Lords challenge government over resourcing for Citizenship; Minister says our commitment is 'abundantly clear'!

Monday 1 July 2013

Peers from all political parties raised tough questions for Government last week about the resourcing to support Citizenship education in schools. However, Education Minister Lord Nash said Government’s commitment to Citizenship has been made ‘abundantly clear by retaining the subject in the statutory National Curriculum.

The debate in the House of Lords on Thursday 27 June 2013 was initiated by Lord Cormack (Conservative), who wants to see all 18 year olds take part in a graduation style ‘citizenship ceremony’. Many Peers spoke out strongly in support of the decision to retain Citizenship as a National Curriculum subject but raised concerns about the status of the subject and quality of teaching in schools and the limited places and resourcing for specialist Citizenship teacher training.

Lord Philips (Liberal democrat) challenged the Minister to explain why the subject was not inspected fully by Ofsted in regular school inspections and questioned whether Ofsted subject monitoring visits are enough to hold  Head Teachers to account for the quality of provision and teaching in their schools.

Later in the debate, Lord Norton (Conservative) questioned the level of government resources for the subject saying,

I welcome the Government’s decision to retain it as a statutory national curriculum subject. However, the commitment to having it has not been matched by the resources to make it a success, and three years of uncertainty about its future have not helped in ensuring that schools devote sufficient resources to it.

He also said,

Too often, as my noble friend Lord Storey noted, citizenship teaching is left to those who are not trained in its delivery. There are too few trained citizenship teachers. They are also vulnerable. If school budgets are under pressure, they are likely to be the first ones to be let go. Since 2010, the Department for Education has withdrawn funding for citizenship continuing professional development, and citizenship is the only subject where trainee teachers do not receive a bursary to help pay their fees.

In his response to the debate, the Parliament Under Secretary of State for Schools, Lord Nash confirmed the government is committed to Citizenship as demonstrated by the fact that the subject will be retained in the National Curriculum.

We have revised the citizenship programmes of study to ensure that they direct teaching towards the core knowledge of citizenship: namely, teaching about the way our society is governed and its laws, including those that protect human rights….The new programmes of study are not just focused on the UK; they provide opportunities for pupils to learn about other systems and forms of government in other countries as well as our relations with Europe, the Commonwealth and the wider world….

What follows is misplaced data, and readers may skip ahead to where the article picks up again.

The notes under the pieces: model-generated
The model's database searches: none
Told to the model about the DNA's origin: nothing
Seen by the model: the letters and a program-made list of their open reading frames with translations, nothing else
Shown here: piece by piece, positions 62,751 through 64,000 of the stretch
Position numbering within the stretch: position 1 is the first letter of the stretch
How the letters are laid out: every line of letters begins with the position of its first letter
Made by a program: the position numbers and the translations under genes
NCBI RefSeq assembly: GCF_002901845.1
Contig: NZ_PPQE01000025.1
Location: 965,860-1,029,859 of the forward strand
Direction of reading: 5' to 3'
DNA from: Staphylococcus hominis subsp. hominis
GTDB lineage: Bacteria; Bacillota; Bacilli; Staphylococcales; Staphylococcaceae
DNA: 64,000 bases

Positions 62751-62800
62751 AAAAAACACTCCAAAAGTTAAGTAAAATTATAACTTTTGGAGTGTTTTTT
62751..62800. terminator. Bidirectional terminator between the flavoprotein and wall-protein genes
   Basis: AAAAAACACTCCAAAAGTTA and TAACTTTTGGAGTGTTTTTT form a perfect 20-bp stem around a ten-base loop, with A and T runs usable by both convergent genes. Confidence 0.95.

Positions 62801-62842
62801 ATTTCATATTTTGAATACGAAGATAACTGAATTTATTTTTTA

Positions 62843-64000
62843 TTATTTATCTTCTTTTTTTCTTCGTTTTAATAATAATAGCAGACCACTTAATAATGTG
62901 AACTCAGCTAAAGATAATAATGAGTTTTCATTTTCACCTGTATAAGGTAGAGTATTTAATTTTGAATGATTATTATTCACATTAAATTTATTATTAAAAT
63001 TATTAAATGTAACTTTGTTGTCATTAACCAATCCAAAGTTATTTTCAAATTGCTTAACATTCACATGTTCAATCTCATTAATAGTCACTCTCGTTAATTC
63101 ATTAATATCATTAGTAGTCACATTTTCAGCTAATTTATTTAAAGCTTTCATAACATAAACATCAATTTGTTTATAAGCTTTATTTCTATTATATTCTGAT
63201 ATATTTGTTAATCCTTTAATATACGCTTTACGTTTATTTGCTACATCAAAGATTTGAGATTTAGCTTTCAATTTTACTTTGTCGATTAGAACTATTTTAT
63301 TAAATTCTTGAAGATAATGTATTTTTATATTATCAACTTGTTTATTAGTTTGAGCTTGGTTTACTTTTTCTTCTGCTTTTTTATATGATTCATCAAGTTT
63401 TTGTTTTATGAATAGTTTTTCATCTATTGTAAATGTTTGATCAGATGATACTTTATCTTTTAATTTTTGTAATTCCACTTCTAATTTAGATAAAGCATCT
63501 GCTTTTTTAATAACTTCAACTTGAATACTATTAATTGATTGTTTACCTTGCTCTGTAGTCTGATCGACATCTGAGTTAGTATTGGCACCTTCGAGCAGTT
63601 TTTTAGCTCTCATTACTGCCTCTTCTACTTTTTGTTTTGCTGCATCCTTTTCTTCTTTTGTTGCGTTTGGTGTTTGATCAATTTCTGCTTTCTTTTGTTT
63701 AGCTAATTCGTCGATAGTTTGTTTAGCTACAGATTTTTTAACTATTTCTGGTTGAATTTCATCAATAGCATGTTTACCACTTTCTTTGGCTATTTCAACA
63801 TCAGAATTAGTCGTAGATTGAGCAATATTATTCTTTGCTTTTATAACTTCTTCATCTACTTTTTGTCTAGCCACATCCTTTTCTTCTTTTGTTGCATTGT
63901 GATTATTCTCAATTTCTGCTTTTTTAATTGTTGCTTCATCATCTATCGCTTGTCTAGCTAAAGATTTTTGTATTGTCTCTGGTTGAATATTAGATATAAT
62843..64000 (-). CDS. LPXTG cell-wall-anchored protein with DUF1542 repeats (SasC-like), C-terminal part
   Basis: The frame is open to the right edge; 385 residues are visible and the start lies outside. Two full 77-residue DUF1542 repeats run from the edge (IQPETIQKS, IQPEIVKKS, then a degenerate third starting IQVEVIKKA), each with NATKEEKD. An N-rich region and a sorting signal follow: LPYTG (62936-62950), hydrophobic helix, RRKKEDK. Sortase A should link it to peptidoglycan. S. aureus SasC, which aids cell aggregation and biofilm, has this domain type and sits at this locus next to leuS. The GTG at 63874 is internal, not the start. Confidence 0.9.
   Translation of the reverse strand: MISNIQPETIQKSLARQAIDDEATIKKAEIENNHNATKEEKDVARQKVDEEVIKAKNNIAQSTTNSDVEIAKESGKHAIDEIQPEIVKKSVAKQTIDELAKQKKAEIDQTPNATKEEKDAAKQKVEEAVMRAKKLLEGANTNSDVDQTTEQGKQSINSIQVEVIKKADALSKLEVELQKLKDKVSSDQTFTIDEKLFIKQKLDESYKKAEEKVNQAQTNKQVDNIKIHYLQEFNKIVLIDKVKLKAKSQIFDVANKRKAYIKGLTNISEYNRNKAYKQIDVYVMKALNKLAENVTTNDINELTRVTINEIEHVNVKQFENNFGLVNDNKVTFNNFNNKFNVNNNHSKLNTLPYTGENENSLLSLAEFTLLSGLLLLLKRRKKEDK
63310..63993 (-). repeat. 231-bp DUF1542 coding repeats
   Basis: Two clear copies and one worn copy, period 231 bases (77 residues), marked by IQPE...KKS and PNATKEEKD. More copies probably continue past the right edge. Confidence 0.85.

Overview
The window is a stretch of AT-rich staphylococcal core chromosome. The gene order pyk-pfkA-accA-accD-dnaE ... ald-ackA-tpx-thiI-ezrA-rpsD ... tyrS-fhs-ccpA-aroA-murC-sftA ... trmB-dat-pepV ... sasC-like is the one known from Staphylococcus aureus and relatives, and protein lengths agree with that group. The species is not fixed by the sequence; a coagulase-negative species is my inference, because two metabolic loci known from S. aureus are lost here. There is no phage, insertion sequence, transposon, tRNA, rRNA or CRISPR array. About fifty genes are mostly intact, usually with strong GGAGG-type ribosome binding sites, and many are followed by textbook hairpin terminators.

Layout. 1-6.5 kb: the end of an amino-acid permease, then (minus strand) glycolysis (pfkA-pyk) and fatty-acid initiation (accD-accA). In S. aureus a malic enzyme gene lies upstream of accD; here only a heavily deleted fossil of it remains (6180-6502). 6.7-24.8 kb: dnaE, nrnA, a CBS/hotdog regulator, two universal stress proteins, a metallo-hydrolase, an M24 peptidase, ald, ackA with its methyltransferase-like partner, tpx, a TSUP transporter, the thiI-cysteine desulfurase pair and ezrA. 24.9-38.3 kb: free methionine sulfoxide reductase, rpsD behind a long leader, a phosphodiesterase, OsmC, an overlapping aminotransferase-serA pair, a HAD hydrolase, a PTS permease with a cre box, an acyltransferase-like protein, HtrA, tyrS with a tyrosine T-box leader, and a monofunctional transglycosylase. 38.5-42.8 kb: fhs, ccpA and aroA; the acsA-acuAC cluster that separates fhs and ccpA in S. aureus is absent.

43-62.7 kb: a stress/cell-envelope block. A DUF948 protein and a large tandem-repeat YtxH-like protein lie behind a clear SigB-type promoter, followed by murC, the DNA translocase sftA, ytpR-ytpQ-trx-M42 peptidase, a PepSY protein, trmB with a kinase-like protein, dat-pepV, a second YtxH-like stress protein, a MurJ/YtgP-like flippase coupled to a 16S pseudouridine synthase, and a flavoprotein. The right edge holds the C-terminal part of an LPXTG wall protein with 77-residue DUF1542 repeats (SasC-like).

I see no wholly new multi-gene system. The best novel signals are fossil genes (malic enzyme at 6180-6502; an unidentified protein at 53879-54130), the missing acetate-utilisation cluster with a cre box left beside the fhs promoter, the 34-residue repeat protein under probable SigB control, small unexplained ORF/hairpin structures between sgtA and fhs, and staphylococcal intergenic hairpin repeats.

Our proposed changes to the citizenship curriculum include having a stronger emphasis on teaching about our political system, our democracy and the nature of our laws, so that many more of our young people engage with the political process, as my noble friends Lord Norton and Lord Storey and the noble Baroness, Lady Jones, said.

Lord Nash continued,

My noble friend asked what the Government were doing to enhance the delivery of citizenship and ensure that head teachers take the subject seriously. We have made our commitment to citizenship abundantly clear by retaining the statutory status of citizenship in secondary schools as part of the review of the National Curriculum. Citizenship is one of only six subjects in the new national curriculum to be compulsory at key stage 4. A GCSE in citizenship currently receives credit in the school accountability system through the school performance tables, and will continue to count as part of our proposed – Citizenship is part of the best eight. [Ebacc measure]

Democratic Life provided a background briefing to support Peers contributing to the debate which highlighted some of the key issues raised.

The debate can be watched online via the BBC democracy live website or read in full on Hansard.

House of Lords debate on Government programme for Citizenship

Leave a Reply